The weight member/bar 21 preferably is formed of a dense metallic material and has a density of 6 g/cm3 or more. Loaded plastics or urethanes or the like may be used instead of a metallic material. Forging, casting, and machining are include among preferred manufacturing methods for forming the weight member 21. The weight member 21 is configured to matingly engage the body member 10, preferably along the periphery thereof. Ends of the weight member 21 may be positioned within corresponding cavities configured to matingly receive the weight member ends, the cavities being positioned along the periphery of the body member 10.

Preferred materials for forming the cover member 22 include light weight plastics, polymers, metals, and composites. The cover member 22 preferably has a density of 3 g/cm3 or less. The cover member 22 is configured to attach to the weight member 21, the body member 10, the core 28, or a combination of these elements. Decorative markings may be provided on the cover member 22. Grooves configured to matingly engage the sight lines 30, 32, 34 may be included in the cover member 22. If separate sight line components are not used, sight lines may be provided on the cover member 22.

Optionally, one or more sight lines 30, 32, 34 may be provided as separate elements. The sight lines 30, 32, 34 preferably are formed of highly fluorescent plastics, fiber optic materials, tritium materials, and the like. A preferred manufacturing method is injection molding.

The components of the club head 1 can be assembled in various manners, a preferred manner including coupling the weight member 18 (or weight bar 21) to the body member 10 through the use of mechanical fasteners. The core 28 preferably is bonded to the body 10 through the use of an adhesive, glue, epoxy, or the like. The body 10 may include a cavity contoured to matingly receive the core 28. Other means of attachment, such as co-molding or mechanical fasteners, may be used. The sight lines 30, 32, 34 may be press-fit into an underside of the cover member 22 such that the extend therethrough. Alternatively, the sight lines 30, 32, 34 are press-fit into grooves provided on the surface of the cover member 22. The cover is secured to one or more of the other components, preferably by bonding.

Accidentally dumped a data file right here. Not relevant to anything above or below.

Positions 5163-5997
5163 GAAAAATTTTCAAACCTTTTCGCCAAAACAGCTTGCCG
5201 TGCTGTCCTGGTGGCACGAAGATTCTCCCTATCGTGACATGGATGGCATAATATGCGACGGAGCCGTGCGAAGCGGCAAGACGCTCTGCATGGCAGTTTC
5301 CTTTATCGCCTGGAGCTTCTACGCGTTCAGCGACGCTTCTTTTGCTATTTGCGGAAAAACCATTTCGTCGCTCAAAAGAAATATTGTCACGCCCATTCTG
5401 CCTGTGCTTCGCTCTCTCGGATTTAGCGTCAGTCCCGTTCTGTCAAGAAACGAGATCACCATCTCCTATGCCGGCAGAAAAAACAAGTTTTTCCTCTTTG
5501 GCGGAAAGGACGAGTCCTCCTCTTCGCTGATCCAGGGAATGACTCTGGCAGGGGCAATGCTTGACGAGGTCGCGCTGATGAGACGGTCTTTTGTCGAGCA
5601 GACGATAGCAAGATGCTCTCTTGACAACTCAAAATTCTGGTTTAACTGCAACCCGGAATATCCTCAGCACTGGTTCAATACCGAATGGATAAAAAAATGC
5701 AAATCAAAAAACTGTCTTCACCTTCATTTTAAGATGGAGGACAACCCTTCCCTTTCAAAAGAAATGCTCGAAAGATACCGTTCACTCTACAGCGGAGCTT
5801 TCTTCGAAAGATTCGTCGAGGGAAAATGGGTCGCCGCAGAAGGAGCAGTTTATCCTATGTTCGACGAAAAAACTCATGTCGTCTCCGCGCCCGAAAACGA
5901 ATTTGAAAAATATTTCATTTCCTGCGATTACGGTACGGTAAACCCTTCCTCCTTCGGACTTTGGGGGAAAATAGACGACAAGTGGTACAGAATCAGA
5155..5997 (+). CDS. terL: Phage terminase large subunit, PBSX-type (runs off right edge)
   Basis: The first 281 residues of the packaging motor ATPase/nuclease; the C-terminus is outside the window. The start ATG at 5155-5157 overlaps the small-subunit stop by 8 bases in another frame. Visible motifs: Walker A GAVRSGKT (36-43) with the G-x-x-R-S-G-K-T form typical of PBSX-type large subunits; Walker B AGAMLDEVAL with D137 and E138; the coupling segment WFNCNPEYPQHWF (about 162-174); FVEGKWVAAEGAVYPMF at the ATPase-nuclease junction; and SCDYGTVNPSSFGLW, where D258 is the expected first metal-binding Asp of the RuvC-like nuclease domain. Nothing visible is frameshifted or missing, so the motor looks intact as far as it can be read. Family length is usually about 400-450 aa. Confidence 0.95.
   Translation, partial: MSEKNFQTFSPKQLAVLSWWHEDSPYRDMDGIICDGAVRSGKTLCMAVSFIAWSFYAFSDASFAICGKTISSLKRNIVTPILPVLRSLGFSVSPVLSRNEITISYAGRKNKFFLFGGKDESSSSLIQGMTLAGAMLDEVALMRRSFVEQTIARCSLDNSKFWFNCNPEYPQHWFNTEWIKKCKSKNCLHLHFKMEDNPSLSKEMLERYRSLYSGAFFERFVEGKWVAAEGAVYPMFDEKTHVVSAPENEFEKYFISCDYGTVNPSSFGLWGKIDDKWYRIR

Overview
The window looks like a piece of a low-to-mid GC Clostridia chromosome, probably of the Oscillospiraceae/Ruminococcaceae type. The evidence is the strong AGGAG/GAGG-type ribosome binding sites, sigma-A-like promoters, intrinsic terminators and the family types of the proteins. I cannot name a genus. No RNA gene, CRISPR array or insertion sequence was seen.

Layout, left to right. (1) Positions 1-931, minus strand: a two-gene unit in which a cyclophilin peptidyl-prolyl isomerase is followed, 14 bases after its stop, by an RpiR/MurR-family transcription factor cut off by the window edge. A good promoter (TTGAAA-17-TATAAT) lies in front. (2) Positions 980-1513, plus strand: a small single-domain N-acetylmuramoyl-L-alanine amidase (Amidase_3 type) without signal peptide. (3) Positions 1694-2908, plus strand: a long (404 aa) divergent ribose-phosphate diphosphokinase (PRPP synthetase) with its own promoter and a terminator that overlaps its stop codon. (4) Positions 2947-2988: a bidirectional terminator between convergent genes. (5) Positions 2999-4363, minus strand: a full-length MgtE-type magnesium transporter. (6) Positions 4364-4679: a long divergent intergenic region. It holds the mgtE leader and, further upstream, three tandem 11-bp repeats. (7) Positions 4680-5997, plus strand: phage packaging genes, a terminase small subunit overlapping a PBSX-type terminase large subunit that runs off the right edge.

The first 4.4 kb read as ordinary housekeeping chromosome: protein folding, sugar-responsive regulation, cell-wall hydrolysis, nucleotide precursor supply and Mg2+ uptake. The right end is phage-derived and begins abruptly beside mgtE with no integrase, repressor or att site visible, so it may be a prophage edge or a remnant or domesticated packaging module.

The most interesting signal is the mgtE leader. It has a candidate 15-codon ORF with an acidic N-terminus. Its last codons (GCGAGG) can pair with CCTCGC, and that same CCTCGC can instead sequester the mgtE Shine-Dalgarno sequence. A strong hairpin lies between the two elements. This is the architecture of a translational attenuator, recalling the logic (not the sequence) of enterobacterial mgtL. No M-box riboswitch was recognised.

While the preferred embodiments of the present invention have been described above, it should be understood that they have been presented by way of example only, and not of limitation. It will be apparent to persons skilled in the relevant art that various changes in form and detail can be made therein without departing from the spirit and scope of the invention. For example, while the present invention has been described above with respect to a putter, the present invention may also be employed with other golf clubs, such as irons, hybrids or utility clubs, woods, and metal woods. Thus the present invention should not be limited by the above-described exemplary embodiments, but should be defined only in accordance with the following claims and their equivalents.

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Classifications
U.S. Classification473/251, 473/340
International ClassificationA63B53/04
Cooperative ClassificationA63B49/06, A63B2053/0491, A63B2053/0441, A63B2053/0408, A63B53/0487
European ClassificationA63B53/04P
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Owner name: ACUSHNET COMPANY, MASSACHUSETTS